Trump doubles down; says he didn't make controversial remark to widow

President Trump on Wednesday doubled down on his denial that he told the widow of a soldier killed in Niger that her husband “knew what he signed up for.”

Speaking at the White House, Trump pushed back on details of his call with Army Sgt. La David Johnson’s widow that were provided by Rep. Frederica WilsonFrederica Patricia WilsonBiden offers traditional address in eerie setting Congressional Black Caucus members post selfie celebrating first WH visit in four years Rep. Frederica Wilson shares her famous hat collection with Netflix MORE (D-Fla.), who was in the car with the widow, Myeshia Johnson, during the conversation.

“I didn’t say what that congresswoman said — didn’t say it at all — she knows it,” Trump told reporters. “I would like her to make the statement again because I did not say what she said."

The comments followed an early morning tweet, in which the president claimed Wilson “totally fabricated” her account of the call.
Trump said he “had a very nice conversation with the woman, the wife, who sounded like a lovely woman.”

The president’s denials are at odds with Wilson’s description of the conversation, as well comments made by Johnson’s mother, who stood behind the congresswoman’s statements.

"President Trump did disrespect my son and my daughter and also me and my husband,” Cowanda Jones-Johnson, who said she was also in the car, told The Washington Post.
The White House later said Trump's chief of staff, John KellyJohn Francis KellyMORE, was on the call, which was not recorded. White House press secretary Sarah Huckabee Sanders said Kelly thought Trump's remarks on the call were entirely appropriate.
"General Kelly was present for the call and thought it was completely appropriate," she said. "He thought the call was respectful and he thought that the president did the best job he could under those circumstances to offer condolences on the part of the country."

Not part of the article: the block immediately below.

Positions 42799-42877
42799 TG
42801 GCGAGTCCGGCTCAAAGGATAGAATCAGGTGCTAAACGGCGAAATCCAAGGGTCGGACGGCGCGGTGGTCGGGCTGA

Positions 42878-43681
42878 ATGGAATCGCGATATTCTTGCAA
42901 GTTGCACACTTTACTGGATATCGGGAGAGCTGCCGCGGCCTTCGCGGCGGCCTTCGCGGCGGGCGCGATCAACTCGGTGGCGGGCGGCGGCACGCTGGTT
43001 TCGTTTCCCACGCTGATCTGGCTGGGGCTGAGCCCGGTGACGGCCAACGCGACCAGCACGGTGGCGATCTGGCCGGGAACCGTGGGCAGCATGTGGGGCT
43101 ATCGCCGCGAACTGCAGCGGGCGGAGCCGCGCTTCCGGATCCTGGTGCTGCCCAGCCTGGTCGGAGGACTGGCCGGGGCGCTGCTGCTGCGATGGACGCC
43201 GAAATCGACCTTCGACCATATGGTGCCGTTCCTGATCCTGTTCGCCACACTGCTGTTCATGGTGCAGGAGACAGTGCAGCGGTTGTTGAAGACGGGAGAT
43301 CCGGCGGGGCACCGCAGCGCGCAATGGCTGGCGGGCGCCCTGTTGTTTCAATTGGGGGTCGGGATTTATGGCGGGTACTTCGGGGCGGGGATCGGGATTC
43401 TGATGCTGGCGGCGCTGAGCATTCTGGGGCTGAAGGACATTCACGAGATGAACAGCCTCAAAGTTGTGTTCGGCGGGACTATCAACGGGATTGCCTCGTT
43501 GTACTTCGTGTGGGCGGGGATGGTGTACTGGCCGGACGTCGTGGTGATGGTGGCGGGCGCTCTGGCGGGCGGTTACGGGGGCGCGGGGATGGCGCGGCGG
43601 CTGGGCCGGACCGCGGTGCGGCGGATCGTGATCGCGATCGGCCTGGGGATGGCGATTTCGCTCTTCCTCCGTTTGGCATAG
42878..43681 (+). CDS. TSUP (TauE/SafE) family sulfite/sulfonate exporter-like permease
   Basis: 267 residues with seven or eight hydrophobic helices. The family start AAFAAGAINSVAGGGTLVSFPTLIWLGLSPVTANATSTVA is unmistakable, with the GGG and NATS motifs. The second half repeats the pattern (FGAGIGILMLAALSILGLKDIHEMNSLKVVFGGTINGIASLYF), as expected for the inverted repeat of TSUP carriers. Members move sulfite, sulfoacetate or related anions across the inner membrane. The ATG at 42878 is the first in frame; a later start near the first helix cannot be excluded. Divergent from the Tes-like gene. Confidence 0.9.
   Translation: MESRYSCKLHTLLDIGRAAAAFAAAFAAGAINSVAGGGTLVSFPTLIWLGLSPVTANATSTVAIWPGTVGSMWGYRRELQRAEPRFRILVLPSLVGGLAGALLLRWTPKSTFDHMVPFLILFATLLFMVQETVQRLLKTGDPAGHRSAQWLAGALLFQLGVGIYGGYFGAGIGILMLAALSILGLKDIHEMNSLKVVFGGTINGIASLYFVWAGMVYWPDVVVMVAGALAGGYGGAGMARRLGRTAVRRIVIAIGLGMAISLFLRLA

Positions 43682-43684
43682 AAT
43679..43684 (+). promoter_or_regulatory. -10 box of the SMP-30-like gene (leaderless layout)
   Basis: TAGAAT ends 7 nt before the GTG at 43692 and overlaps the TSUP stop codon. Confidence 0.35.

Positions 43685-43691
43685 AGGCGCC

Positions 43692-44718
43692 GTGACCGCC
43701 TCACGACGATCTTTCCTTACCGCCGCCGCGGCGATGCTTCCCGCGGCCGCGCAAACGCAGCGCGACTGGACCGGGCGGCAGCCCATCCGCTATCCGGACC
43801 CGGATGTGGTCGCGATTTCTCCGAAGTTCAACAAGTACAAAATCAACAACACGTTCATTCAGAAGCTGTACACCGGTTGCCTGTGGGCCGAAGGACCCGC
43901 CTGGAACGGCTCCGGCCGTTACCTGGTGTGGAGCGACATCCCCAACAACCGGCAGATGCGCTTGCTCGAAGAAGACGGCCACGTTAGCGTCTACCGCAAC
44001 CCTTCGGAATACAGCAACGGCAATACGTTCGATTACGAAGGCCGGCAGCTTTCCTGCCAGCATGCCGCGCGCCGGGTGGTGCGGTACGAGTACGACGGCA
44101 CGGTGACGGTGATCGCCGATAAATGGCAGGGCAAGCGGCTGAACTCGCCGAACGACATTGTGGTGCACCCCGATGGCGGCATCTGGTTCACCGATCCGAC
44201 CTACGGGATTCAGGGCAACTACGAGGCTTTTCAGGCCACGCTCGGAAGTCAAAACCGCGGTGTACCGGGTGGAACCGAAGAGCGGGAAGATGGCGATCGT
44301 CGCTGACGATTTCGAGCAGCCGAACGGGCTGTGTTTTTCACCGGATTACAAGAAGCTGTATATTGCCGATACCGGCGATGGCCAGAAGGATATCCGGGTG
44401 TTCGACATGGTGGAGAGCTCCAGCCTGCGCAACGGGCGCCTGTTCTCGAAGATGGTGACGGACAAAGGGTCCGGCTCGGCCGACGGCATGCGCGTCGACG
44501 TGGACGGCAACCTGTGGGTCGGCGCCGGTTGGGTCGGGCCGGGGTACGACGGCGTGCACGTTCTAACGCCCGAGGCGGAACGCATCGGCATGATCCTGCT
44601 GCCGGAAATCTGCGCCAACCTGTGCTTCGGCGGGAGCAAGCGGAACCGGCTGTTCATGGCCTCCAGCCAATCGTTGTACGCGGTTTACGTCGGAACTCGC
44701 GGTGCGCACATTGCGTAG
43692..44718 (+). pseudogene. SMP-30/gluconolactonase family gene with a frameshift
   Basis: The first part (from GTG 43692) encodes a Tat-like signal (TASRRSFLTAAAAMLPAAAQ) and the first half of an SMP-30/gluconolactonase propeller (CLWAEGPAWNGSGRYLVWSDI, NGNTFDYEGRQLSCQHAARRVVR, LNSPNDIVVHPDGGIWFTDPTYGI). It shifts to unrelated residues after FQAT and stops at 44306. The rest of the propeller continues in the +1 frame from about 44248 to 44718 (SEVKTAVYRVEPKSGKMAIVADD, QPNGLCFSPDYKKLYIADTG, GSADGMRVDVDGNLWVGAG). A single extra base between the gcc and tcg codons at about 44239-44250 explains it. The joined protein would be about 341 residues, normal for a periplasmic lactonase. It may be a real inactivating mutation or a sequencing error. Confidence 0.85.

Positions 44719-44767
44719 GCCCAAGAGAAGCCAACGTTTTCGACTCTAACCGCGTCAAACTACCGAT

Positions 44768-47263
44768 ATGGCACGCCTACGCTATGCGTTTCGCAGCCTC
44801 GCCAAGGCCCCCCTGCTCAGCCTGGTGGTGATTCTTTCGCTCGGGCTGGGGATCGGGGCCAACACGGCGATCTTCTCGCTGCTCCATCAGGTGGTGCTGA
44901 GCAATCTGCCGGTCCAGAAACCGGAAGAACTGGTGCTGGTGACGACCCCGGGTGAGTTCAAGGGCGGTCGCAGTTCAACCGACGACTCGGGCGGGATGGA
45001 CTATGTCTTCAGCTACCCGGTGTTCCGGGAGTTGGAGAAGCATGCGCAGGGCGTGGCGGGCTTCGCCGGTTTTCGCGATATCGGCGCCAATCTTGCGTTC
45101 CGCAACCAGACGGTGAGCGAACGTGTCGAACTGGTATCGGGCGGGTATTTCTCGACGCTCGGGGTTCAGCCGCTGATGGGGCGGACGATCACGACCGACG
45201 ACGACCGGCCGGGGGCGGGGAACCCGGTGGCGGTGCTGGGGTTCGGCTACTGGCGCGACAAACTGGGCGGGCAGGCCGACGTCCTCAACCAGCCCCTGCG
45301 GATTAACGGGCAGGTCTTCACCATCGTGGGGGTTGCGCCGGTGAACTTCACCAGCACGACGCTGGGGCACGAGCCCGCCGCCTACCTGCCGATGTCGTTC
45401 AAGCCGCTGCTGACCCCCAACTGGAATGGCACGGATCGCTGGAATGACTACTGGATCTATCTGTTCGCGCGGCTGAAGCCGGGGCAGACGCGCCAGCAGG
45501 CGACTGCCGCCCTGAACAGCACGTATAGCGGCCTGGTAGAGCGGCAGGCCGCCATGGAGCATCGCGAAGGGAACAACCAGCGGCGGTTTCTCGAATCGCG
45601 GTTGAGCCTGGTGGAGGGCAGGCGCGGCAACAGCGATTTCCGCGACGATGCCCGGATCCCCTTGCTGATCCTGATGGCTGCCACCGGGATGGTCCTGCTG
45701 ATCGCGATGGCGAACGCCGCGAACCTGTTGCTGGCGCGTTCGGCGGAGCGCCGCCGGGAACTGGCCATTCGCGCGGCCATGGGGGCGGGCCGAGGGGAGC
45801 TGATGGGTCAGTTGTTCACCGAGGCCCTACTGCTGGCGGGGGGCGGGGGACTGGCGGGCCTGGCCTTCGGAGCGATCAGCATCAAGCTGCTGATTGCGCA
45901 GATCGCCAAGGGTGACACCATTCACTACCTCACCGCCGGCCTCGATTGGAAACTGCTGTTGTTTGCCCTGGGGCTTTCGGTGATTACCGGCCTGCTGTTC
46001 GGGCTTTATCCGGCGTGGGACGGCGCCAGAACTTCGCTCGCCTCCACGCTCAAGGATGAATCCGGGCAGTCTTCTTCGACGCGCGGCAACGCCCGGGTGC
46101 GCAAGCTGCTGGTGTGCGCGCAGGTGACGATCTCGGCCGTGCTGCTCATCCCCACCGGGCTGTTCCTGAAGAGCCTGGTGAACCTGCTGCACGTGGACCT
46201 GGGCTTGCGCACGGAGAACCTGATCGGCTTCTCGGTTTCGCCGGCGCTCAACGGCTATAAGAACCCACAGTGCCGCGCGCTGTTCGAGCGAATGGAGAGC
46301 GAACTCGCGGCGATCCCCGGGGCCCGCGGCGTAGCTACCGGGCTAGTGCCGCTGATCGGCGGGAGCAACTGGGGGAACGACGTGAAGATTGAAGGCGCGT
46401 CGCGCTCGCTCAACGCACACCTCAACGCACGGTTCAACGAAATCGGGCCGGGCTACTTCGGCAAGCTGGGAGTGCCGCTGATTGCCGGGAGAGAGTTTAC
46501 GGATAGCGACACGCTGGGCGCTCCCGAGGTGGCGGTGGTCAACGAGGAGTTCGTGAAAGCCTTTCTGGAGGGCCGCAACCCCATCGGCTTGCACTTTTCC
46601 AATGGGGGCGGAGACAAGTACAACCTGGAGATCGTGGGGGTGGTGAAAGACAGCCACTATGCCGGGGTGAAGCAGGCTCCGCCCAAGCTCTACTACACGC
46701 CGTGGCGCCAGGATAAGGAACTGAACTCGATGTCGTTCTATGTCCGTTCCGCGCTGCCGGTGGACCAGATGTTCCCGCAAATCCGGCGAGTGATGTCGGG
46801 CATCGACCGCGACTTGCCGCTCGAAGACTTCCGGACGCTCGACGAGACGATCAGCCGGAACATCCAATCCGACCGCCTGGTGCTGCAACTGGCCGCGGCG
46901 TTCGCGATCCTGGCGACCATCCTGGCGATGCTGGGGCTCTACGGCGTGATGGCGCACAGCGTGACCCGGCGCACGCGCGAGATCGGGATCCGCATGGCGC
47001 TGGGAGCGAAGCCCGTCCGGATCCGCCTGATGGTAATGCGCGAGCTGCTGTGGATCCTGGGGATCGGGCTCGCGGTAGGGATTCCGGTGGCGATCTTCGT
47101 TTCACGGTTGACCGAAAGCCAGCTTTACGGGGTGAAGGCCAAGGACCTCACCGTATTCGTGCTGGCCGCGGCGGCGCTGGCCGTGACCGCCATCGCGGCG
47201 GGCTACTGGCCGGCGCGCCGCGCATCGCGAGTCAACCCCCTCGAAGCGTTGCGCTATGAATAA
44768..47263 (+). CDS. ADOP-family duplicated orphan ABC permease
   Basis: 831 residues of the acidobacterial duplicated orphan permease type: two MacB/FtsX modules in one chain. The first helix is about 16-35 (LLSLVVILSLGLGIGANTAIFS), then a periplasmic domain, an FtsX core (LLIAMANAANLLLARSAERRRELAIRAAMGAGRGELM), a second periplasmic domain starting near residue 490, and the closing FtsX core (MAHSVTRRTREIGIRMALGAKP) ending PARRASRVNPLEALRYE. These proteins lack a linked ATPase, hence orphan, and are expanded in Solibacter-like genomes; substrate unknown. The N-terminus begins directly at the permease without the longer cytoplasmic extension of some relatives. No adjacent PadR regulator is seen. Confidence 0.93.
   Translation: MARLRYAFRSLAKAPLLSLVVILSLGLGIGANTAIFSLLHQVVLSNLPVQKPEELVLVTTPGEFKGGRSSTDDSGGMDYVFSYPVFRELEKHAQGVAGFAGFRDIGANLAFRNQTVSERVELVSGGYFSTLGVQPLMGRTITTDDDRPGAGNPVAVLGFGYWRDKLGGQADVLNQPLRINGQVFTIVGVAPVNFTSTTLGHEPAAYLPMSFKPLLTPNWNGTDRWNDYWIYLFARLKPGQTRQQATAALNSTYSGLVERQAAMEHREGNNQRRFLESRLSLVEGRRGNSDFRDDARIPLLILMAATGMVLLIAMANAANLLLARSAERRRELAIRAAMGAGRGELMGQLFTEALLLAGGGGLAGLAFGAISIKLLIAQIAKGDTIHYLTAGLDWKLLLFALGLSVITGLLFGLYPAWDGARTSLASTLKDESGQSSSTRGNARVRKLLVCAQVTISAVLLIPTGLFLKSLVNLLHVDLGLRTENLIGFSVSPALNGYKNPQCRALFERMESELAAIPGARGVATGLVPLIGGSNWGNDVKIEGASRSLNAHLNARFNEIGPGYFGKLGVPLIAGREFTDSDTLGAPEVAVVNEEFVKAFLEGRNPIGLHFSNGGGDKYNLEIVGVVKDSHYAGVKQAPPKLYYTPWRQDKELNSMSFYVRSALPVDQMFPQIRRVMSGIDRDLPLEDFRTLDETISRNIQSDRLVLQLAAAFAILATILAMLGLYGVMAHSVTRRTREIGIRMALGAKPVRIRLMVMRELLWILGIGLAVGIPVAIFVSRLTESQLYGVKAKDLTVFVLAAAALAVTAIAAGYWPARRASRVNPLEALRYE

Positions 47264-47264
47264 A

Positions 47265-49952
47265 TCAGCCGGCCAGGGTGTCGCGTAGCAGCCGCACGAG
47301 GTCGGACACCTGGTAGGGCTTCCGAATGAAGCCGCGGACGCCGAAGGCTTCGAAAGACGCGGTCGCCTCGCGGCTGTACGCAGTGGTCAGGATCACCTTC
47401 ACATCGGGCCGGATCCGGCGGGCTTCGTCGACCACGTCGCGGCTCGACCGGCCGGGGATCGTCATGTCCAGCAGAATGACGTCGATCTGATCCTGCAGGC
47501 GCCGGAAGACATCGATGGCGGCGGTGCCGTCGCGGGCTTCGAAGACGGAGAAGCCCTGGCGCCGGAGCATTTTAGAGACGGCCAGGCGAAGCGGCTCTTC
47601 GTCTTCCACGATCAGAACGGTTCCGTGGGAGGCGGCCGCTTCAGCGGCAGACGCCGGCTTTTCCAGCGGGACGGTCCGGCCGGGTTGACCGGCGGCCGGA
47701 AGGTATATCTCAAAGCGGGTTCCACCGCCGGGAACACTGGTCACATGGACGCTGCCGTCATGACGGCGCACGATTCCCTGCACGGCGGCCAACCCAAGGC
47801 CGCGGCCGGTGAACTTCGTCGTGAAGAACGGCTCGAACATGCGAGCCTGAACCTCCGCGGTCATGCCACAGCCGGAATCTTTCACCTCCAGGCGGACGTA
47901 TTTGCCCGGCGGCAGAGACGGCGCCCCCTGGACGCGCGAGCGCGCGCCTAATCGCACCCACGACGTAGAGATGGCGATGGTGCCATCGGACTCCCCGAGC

Wilson first revealed details of Trump’s call with Johnson’s widow late Tuesday, after his body was returned to his hometown of Miami. "He knew what he signed up for, but I guess it still hurt," Trump said, according to the lawmaker.
“I still stand by my account of the call b/t @realDonaldTrump and Myeshia Johnson. That is her name, Mr. Trump. Not ‘the woman’ or ‘the wife,’” she tweeted Wednesday after the president spoke. 
Trump, asked about his claim that he has “proof” of his account, said “let her [Wilson] make her statement again and you’ll find out.” 
Trump’s comments have engulfed the White House in controversy and renewed doubts about his ability to empathize with the families of fallen soldiers. 
Wilson was among four U.S. service members killed earlier this month in an ambush by Islamist militants. Military officials have said the soldiers were on a train-and-advise mission with Nigerien forces. 
Trump ignited a firestorm of criticism Monday with his response to a reporter who asked why he had waited nearly two weeks to contact the families of the fallen. 
Trump suggested he has done more than former President Obama and his other predecessors to make contact with the families of fallen soldiers.
“I think I’ve called every family of someone who’s died,” Trump said in an interview Tuesday with Fox News Radio.
He also suggested that Kelly, a retired Marine Corps general, was not contacted by Obama after his son was killed in Afghanistan. 
“As far as other representatives, I don’t know. You could ask General Kelly, did he get a call from Obama?” Trump said. 
It’s not the first time Trump has feuded with Americans who lost loved ones in conflict. 
He sparred with the Gold Star parents of Army Capt. Humayun Khan, who was killed in Iraq in 2004, after they spoke out against his campaign during the Democratic National Convention. 
In 2015, Trump also took a dig at Sen. John McCainJohn Sidney McCainMeghan McCain: Harris 'sounded like a moron' discussing immigration Arizona AG Mark Brnovich launches Senate challenge to Mark Kelly Arizona Democrats launch voter outreach effort ahead of key Senate race MORE (R-Ariz.), who spent years as a prisoner of war in Vietnam. “I like people who weren’t captured,” he said at the time.